Tag Archive: Web browsing


Growing Backlash To Government Surveillance

 

 

 

 

” From Silicon Valley to the South Pacific, counterattacks to revelations of widespread National Security Agency surveillance are taking shape, from a surge of new encrypted email programs to technology that sprinkles the Internet with red flag terms to confuse would-be snoops.”

 

 

 

 

” Policy makers, privacy advocates and political leaders around the world have been outraged at the near weekly disclosures from former intelligence contractor Edward Snowden that expose sweeping U.S. government surveillance programs.”

 

 

 

 

” “Until this summer, people didn’t know anything about the NSA,” said Center for International Security and Cooperation at Stanford University co-director Amy Zegart. “Their own secrecy has come back to bite them.”

Activists are fighting back with high-tech civil disobedience, entrepreneurs want to cash in on privacy concerns, Internet users want to keep snoops out of their computers and lawmakers want to establish stricter parameters.”

 

 

 

 

 

 

 

 

 

Or At Least Make It More Difficult

 

 

 

 

 

Assuming that your data is being watched, what might you do to hide it?

 

First, consider not putting so much stuff out there in the first place. Wuergler devised a program he calls Stalker that can siphon off nearly all of your digital information to put together an amazingly complete portrait of your life and pretty much find out where you are at all times. Use Facebook if you must, but realize you’re making it easy for the government to track and find you when they choose to do so.

A second step toward increased privacy is to use a browser like DuckDuckGo, which does not collect the sort of information—say, your IP address—that can identify you with your Internet searches. Thus, if the government bangs on their doors to find out what you’ve been up to, DuckDuckGo has nothing to hand over. I have decided to make DuckDuckGo my default for general browsing, turning to Google only for items such as breaking news and scholarly articles. (Presumably, the NSA would be able to tap into my searches on DuckDuckGo in real time.)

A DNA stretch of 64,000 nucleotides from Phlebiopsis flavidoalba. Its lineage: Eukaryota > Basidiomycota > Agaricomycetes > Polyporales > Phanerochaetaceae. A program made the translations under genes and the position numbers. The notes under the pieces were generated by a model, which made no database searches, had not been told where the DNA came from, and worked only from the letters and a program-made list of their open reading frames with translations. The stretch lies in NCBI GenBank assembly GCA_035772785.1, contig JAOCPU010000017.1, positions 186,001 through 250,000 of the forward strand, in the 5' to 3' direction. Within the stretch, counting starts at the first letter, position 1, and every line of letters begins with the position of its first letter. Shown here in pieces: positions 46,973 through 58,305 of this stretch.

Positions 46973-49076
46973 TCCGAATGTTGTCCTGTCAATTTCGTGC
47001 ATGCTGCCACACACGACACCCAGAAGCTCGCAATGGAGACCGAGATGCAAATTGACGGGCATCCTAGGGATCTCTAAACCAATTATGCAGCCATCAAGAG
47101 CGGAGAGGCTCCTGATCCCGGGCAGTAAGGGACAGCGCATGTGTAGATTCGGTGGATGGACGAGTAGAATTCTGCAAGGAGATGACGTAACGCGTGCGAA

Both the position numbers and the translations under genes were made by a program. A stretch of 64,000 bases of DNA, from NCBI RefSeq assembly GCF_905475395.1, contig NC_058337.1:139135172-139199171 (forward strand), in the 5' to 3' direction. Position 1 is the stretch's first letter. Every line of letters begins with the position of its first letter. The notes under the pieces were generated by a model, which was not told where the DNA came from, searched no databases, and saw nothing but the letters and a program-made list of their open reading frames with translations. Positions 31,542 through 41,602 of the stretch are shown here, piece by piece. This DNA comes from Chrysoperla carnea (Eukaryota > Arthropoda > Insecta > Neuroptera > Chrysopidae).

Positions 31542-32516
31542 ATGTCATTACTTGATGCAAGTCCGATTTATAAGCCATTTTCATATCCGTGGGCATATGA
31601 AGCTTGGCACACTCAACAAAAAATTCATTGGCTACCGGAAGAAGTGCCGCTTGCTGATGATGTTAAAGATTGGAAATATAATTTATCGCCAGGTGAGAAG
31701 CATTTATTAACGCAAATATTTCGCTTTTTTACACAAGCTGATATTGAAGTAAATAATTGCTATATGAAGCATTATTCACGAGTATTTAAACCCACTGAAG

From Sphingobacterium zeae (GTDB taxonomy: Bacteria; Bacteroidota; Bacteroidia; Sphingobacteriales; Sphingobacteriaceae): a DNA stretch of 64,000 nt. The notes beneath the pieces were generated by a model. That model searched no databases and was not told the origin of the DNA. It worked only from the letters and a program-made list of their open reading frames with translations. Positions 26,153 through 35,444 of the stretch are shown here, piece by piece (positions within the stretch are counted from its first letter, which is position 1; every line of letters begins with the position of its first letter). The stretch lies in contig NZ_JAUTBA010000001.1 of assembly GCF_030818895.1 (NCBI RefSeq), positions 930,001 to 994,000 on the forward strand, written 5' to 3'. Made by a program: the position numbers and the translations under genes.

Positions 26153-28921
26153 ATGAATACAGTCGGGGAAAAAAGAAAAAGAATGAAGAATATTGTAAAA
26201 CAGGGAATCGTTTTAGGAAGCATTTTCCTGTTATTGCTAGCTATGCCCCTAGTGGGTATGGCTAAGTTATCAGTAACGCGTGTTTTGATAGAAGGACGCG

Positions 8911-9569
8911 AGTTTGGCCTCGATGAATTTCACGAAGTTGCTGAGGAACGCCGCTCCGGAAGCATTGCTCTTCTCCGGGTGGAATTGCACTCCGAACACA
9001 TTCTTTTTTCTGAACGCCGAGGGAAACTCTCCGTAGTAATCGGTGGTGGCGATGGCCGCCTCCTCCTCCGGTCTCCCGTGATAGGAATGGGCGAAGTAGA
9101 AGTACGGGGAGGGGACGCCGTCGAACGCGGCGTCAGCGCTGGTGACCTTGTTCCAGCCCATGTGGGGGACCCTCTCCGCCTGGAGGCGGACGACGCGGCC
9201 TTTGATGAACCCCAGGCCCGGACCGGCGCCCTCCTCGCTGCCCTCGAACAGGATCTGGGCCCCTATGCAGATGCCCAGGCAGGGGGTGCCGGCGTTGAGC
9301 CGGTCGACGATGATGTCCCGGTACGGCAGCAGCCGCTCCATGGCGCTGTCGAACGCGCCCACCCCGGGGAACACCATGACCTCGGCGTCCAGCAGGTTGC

Third, TOR offers free software and a network of relays that can shield your location from prying eyes. TOR operates by bouncing your emails and files around the Internet through encrypted relays. Anyone intercepting your message once it exits a TOR relay cannot trace it back to your computer and your physical location. TOR is used by dissidents and journalists around the world. On the downside, in my experience it operates more slowly than, say, Google.” 

 

 

 

 

 

 

 

 

 

 

When Will Our Mobile Devices Get to Work?

 

 

 

” You’re about to head out on long business trip or extended working “vacation.” The question is, do you bring a smartphone, your laptop, or a tablet? 

For many people, the answer is all three. The phone is for answering calls, checking email, and sneaking Angry Birds; the tablet is for streaming videos; and the laptop is for all things truly work. But will lugging around a computer always be necessary?

The most important innovation for mobile productivity might be speech technology. Apps such as Ask Ziggy and Siri already handle spoken requests like “find me a hotel in San Francisco” or “remind me to call my wife in the morning,” and there are programs such as Nuance that let users dictate entire documents by voice. These kinds of programs have been around for years, but have improved greatly of late and require little training. ”